Tag Archives: Stage Design

Drama School Dream Factory – Act 3

LESS IS MORE Jennifer Kent in Lindy Davies’ production of ‘Miss Sarah Sampson’ (Photograph by Marco Bok).

A Writer’s first lesson in the odds.

Theory was left swiftly behind during my third year at NIDA, and we were on show in a series of productions, the budgets for which were so high I have never worked on any theatre so richly supported since.

I got to work with a great director – Lindy Davies – on a production of Gotthold Lessing’s Miss Sara Sampson, a story akin to Dangerous Liaisons, and set in the same period.

Lindy encouraged me in a ‘less is more’ approach, and we co-created a very simple design which evoked the period through costume, but didn’t belt the audience over the head in terms of the set.

This was mainly achieved through the use of fabric, rope, and shadows, sketching a sense of the beams and walls of an English coastal town in the late 18th Century.

I will forever remember Lindy fondly for being the first person to break through my reserve, by demanding, assertively, yet with respect, that I not shut-down and internalise my thought process when we encountered an issue during the technical rehearsal.

It was a refreshing shock, prefacing the kind of collaborator I would eventually become. In some ways it was the greatest lesson I got at NIDA, and it took about 30 seconds to impart.

I was then designated the set design for Stephen Sondheim’s rarely-staged Merrily We Roll Along, with the late Tom Lingwood mentoring me through what was a massive undertaking.

Tom was originally from Britain, designer of the first production at the Sydney Opera House. One of the first things I ever learnt about him was how he survived the bombing of his home during The Blitz. When describing the worst moment of fear he’d ever experienced, Tom recalled having to leap an entire flight of steps in one go, bursting with adrenalin.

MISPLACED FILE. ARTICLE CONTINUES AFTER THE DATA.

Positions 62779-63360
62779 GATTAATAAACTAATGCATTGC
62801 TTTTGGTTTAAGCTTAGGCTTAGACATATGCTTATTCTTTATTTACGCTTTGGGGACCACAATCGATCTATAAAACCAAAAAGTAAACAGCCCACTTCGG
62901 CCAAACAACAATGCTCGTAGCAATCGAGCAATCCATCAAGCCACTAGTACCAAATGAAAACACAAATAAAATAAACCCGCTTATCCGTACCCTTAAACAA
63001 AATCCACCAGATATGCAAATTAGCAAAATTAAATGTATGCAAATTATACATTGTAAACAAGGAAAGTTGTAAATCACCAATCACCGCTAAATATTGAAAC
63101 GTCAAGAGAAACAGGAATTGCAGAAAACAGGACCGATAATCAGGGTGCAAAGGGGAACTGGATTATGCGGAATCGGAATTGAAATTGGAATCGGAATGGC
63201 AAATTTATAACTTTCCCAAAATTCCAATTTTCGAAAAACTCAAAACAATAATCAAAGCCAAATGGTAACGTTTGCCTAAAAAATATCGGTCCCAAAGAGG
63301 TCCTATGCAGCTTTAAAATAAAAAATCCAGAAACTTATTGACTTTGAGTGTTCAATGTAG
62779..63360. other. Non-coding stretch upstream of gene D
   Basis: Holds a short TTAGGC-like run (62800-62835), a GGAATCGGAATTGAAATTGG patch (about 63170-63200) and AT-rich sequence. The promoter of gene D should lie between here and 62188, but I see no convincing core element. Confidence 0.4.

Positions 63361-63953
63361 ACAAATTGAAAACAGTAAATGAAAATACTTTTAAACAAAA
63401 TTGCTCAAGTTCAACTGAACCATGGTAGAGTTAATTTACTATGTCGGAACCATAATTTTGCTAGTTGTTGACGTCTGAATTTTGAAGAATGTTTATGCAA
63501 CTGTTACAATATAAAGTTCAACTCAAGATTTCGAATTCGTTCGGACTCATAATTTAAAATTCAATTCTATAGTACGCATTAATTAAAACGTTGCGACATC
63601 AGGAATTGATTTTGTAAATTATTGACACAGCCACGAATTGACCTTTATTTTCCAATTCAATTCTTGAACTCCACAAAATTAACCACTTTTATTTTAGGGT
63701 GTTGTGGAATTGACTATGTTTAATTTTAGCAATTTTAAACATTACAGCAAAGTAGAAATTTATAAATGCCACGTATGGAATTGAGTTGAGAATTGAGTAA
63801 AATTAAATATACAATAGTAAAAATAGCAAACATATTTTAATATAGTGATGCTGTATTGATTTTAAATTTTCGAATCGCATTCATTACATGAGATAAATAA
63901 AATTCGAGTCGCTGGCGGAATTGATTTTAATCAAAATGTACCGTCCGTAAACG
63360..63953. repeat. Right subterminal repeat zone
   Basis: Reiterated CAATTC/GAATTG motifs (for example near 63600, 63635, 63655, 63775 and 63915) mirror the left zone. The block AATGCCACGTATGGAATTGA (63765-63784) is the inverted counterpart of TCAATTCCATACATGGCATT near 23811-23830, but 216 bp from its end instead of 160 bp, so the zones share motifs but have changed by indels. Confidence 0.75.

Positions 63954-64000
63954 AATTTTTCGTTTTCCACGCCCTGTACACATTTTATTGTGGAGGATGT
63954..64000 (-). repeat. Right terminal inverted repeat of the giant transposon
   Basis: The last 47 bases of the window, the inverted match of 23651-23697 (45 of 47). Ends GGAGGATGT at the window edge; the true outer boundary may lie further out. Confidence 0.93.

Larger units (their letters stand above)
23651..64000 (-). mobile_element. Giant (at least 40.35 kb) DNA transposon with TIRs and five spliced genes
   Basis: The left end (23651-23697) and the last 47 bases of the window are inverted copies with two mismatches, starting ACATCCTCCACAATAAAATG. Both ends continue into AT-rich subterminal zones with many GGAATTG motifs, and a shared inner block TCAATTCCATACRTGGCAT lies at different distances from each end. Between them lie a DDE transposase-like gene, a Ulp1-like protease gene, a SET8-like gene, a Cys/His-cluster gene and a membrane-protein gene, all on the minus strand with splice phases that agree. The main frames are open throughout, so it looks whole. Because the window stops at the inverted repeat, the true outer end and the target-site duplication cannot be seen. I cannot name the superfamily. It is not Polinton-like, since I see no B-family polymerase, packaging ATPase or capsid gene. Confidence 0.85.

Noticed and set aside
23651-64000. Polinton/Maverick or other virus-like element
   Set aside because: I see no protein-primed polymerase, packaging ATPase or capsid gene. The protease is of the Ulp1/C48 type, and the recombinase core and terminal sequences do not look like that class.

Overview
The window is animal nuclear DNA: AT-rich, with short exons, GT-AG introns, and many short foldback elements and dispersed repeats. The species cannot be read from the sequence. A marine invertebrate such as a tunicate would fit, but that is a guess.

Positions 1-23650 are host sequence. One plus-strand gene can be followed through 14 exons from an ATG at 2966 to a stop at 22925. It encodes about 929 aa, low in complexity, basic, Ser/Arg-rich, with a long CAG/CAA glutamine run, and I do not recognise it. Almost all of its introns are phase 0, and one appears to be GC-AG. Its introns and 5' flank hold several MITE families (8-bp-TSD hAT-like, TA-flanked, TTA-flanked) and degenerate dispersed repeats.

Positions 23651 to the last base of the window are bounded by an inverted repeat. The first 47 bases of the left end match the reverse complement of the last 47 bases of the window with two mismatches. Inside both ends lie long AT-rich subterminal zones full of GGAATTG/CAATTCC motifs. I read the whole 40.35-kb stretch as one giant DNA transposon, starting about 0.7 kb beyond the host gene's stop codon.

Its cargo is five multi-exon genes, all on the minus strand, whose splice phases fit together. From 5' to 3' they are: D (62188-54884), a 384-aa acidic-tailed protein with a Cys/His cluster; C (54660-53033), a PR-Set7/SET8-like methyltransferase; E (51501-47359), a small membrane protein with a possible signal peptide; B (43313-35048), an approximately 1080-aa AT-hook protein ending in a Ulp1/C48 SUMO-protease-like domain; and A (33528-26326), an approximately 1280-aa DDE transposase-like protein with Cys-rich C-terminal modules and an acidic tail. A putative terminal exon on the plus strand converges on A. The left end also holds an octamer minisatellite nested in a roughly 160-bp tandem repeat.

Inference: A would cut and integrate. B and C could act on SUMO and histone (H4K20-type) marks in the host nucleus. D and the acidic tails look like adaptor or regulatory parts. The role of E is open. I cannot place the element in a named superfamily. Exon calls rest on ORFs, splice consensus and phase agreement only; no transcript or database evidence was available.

Not surprisingly, there was something very grounded about Tom. He championed my ideas, helped get my head around a massive list of scenes, and guided me in taking a positive approach to mopping up the mess made of our work after the director put his stamp on the show’s design.

Tom also responded when my mother started chemotherapy in the midst of that production, not with commiserations, but with action. He covered for me when I needed to get on the train and go home, by painting the entire theatre floor with a detailed texture for me, and saying I’d done it!

MORE IS MORE Poster from the original Broadway production of Stephen Sondheim’s complex musical.

In the end I didn’t hit the mark with this show, as a ‘less is more’ designer. I was criticised because the expected level of detail was not there. I suppose it takes passion to reach that level. It also takes emotional involvement, and probably a greater sense of security than I had at the time.

I caused frustration, because I was not open to creative whims at the ‘right’ time, or in the ‘right’ way. I just wanted to cover all the bases. If they wanted icing on the cake, they needed to look elsewhere.

But Tom was always an ally – he’d been in the trenches with me, after all.

My last NIDA production saw me tackling the design of costumes for Spring Awakening by Frank Wedekind, a truly wonderful play which I should have paid more attention to at the time, since it spoke of the kind of experiences I was going through in my life.

By that time I just hid myself away in the wardrobe department and just put it all together as best I could, counting down the days until I could leave and see to my family.

I also had my eyes on another option. I think working with Lindy was the catalyst – surely there was a way to be creative like her, but perhaps not in Australia? I was about to graduate as a designer, and that was all that was expected of me. The NIDA ‘brand’ was fairly limiting in that regard. Being only 21 I wanted to explore more options, so I looked to England, found a course at a place called ARTTS International, and applied for a scholarship to get myself over there.

Thinking about it now, I can’t believe I had my head together to make such a big plan at that time. Mum was getting sicker, and yet none of us were really talking about it. There may be a kind of ‘future instinct’ when the death of a loved-one is imminent, where you leap-frog, in your imagination, past the death and start creating a new life.

I was successful in getting into ARTTS, and secured a scholarship to get me there. I finished my NIDA course by working in the art department of a feature film as my secondment, and then went home. What I found was about as real as it gets.

NIDA graduate Jeremy Sims once described the Australian Theatre as a ‘cottage industry’, which I thought was very apt. It doesn’t disparage us, but it puts our industriousness into the correct commercial context.

At the time I was at NIDA, we must have been amongst the most funded students in the country, yet we graduated into a world in which the scope did not match the numbers of qualified workers, not by a very, very long shot.